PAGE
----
As we look towards today’s June numbers, and a decline of -0.1%, there is concern that the delay in relaxing restrictions might have knocked confidence, however the latest BRC retail survey for June showed that was far from being the case. According to the BRC, UK retail had its best quarter on record with spending in June, rising by 13.1% against a decline of 1.9% in June 2019. Food and non-food sales were strong due to Euro 2020, and other sporting events prompting additional spending. With more people being encouraged to holiday at home, the delay in lifting travel restrictions could also act as a boost as more people book a domestic break instead.
We also have the latest UK flash PMIs for July; however, we do seem to be seeing increasing divergence between what the PMI numbers are telling us and what we are seeing from the ONS data. While manufacturing and construction surveys have come in above the 60 level for the last three months, the official ONS numbers have shown much weaker economic activity. The same divergence appears to now be manifested in the services data, which has remained strong, while retail sales numbers showed an unexpected decline in June.
Today’s numbers for July are expected to show fairly decent readings once again, however given recent trends, we do have to start treating these PMI numbers with slightly more caution given that they also exclude some important parts of the economy that are continuing to struggle. One trend to keep a close eye on is the higher cost prices being reported by businesses as they struggle to source the necessary materials for their goods and services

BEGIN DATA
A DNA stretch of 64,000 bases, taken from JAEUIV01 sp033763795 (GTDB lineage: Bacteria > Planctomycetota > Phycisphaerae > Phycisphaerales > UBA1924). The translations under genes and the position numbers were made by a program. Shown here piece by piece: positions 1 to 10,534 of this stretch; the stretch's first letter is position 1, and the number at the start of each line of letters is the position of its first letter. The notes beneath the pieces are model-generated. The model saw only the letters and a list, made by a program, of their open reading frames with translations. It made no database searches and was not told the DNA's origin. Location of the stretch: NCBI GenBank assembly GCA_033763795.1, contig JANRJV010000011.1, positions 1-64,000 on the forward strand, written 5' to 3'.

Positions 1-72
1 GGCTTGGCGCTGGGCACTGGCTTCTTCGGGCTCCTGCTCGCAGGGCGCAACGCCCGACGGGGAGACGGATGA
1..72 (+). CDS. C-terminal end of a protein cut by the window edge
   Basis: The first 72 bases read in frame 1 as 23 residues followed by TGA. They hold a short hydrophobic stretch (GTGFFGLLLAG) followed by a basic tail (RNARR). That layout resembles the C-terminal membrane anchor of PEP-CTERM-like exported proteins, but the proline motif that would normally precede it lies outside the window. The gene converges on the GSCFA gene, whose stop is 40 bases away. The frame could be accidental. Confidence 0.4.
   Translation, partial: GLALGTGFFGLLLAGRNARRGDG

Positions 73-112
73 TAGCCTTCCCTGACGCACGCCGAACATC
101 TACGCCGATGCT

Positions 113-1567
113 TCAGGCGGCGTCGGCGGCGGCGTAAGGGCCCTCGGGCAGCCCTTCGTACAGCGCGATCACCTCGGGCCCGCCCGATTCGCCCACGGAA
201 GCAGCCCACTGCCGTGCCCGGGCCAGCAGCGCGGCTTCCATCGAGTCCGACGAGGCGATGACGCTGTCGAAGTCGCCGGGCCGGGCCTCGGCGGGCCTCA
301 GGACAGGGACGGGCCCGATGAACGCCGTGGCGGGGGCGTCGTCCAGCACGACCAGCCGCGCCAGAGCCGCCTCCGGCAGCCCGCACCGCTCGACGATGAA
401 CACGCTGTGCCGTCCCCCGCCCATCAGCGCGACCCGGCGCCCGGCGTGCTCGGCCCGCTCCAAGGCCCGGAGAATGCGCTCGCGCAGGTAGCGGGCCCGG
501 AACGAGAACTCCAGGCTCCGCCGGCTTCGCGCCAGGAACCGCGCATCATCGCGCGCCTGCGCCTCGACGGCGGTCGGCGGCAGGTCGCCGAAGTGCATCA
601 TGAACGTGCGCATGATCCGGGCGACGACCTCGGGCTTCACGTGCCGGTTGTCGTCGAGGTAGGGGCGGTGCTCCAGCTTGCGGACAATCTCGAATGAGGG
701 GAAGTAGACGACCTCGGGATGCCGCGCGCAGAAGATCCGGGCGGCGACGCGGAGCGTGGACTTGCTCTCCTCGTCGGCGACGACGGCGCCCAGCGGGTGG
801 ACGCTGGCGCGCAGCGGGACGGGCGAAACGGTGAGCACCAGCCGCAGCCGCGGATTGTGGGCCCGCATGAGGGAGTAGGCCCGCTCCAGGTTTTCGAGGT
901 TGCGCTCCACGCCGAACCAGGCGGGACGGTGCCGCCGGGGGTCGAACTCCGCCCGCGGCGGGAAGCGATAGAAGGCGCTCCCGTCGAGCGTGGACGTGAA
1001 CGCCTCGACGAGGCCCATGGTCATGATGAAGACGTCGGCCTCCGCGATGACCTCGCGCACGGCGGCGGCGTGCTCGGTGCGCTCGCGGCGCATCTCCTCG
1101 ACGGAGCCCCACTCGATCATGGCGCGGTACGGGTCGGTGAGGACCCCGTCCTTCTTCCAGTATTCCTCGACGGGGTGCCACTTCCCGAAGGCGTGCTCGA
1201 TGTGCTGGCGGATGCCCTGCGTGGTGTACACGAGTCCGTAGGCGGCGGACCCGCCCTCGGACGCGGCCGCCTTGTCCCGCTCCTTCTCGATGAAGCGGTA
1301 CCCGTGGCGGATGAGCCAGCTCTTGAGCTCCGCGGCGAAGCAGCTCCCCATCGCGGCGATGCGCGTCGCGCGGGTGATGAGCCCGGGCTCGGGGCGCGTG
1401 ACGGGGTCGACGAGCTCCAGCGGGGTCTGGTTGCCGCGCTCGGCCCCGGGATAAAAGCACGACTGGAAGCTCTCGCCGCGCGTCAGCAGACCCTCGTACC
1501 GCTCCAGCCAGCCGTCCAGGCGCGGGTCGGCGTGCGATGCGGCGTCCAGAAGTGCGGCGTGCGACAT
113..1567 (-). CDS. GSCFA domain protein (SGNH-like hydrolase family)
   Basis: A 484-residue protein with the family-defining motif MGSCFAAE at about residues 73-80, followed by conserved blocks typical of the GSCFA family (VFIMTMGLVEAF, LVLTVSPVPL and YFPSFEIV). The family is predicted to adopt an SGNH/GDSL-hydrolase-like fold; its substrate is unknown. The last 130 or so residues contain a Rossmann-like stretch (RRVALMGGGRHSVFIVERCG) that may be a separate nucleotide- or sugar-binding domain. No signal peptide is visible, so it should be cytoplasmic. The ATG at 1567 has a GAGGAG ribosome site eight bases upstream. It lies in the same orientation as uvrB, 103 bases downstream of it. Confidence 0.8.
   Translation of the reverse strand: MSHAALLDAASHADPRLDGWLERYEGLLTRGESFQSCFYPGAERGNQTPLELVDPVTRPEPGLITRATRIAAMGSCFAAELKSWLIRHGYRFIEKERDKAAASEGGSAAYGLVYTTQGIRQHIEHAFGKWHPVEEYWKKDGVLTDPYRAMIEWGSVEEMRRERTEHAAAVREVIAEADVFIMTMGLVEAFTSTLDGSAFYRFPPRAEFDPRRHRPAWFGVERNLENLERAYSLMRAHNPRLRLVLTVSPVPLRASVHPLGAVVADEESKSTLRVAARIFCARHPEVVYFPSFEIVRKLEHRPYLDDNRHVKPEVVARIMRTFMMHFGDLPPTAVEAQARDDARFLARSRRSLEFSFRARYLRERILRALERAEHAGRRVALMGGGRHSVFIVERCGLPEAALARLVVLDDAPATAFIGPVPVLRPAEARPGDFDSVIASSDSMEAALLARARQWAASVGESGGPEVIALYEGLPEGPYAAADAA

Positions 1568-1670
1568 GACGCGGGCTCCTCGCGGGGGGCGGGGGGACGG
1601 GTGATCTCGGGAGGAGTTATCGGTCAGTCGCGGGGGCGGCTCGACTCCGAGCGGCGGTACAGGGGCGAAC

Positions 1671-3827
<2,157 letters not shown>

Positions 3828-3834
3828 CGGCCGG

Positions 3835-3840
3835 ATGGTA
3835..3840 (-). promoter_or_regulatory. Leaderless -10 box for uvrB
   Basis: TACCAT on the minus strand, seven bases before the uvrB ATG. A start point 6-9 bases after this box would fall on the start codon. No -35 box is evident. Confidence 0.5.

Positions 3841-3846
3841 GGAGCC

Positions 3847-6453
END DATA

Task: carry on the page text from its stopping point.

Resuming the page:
EUR/USD – the 1.1750 level is holding firm for now, with a break potentially targeting the March lows at 1.1710, with last November’s low at 1.1610 the next key support. We need to see a move through the 1.1880 level to signal a move to the 1.1975 area.
GBP/USD – found support above the 1.3570 level and February lows on Wednesday. We need to see a recovery back above the 1.3800 level to stabilise and minimise the risk of further losses.
EUR/GBP – the failure to get beyond 0.8680, has seen the euro slip back below the 0.8600 area, as well as 0.8580. We now need to see how the recent lows below 0.8520 react to further weakness.
USD/JPY – found a base at cloud support just above 109.00. A move above last week’s high at 110.65 opens a move towards the recent peaks at 111.65.
Disclaimer: CMC Markets is an order execution-only service. The material (whether or not it states any opinions) is for general information purposes only, and does not take into account your personal circumstances or objectives. Nothing in this material is (or should be considered to be) financial, investment or other advice on which reliance should be placed. No opinion given in the material constitutes a recommendation by CMC Markets or the author that any particular investment, security, transaction or investment strategy is suitable for any specific person. The material has not been prepared in accordance with legal requirements designed to promote the independence of investment research. Although we are not specifically prevented from dealing before providing this material, we do not seek to take advantage of the material prior to its dissemination.